Bay Area/ San Jose/ Health & Lifestyle
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Published on April 12, 2024
"Yellow Fever Mosquitoes" Found in San Jose, Spurring Eradication EffortsSource: County of Santa Clara

The County of Santa Clara Vector Control District has once again spotted troublesome Aedes aegypti mosquitoes, also colloquially known as "Yellow Fever Mosquitoes," with six females of the species found lurking in San Jose's East Side, raising public health concerns due to their infamous knack for spreading diseases like dengue and yellow fever.

In a battle against these unwelcome visitors, half a dozen non-native bloodsuckers were detected on Machado Lane near Story Road, prompting a swift eradication mission with staff trapping, inspecting, and treating areas to halt the spread of these pests, while the warm months of spring and summer looming, this multi-property residential invasion signals a heightened threat compared to the industrial facility incursion in North San José from the fall of 2022.

Edgar Nolasco, Director of the County of Santa Clara Consumer and Environmental Protection Agency, underscored the urgency in a statement obtained by the official county news portal, "The Vector Control District is working tirelessly to prevent Aedes aegypti from becoming established in Santa Clara County – and we need the public’s help," highlighting the importance for residents to cooperate and allow inspections to stop mosquitoes from establishing a permanent base of operation.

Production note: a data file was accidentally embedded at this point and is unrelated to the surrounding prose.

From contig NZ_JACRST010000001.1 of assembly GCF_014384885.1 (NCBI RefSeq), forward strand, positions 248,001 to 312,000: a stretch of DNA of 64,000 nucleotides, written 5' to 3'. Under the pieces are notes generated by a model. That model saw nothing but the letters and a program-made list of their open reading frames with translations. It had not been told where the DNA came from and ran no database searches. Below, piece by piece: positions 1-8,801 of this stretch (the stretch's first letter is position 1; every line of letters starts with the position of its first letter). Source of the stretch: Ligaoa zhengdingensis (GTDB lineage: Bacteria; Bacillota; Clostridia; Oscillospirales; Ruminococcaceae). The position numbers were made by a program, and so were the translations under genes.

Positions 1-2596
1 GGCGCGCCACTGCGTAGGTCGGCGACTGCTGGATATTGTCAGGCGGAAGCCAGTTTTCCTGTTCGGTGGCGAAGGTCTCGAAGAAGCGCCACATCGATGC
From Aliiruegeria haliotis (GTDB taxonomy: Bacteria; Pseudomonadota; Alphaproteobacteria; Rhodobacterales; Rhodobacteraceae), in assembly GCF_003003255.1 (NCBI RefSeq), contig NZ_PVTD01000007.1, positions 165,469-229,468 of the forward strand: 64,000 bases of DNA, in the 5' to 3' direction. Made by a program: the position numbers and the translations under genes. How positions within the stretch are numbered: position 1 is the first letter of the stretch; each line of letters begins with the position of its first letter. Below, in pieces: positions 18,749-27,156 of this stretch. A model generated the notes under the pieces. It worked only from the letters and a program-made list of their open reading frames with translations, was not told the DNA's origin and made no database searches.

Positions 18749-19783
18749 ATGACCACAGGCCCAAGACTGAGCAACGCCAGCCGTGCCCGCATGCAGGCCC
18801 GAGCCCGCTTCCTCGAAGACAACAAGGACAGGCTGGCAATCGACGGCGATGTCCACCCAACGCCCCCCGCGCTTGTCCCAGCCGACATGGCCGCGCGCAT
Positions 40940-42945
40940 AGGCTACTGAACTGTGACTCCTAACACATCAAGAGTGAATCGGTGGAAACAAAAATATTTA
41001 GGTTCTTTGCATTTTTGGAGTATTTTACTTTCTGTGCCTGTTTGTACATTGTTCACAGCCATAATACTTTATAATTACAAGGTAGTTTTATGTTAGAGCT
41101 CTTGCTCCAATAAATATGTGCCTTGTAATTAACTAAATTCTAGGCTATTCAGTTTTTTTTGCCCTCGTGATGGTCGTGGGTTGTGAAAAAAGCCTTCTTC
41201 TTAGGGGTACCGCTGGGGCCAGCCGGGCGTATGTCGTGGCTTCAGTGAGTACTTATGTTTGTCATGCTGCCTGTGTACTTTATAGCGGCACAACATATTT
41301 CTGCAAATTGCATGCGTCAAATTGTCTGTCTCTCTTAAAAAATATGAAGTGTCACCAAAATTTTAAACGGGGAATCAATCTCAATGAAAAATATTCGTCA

This is the non-native species' second detection in the area, but this time, the invasion scales up as it spans across homes where these aggressive day-biters can severely affect the quality of life; residents are called to action to check for standing water, a mosquito breeding ground and grant access to district staff who are focused exclusively on the mosquito menace, guaranteed by the district that their privacy rights will be intact during these critical checks.

Characterized by striking black-and-white stripes, the Aedes aegypti don't venture far from where they hatch. Still, their presence in 19 California counties is worrisome. Officials emphasize the public's crucial role in uprooting the problem by dumping standing water and ensuring water containers are properly screened or scrubbed clean.

To safeguard from bites, the district advises the public, through the official county website, to wear protective clothing and use EPA-registered insect repellents, maintaining well-fitted window and door screens, reporting any day-time mosquito bites and seeking medical advice if exhibiting symptoms post-travel from affected areas.

The Vector Control District's plan of action includes pesticide use that aligns with Federal and State environmental guidelines, with vigilance for potential virus transmission by the mosquitoes continuing, and collaboration ongoing between local health authorities, medical providers, and laboratories to monitor occurrences of related diseases.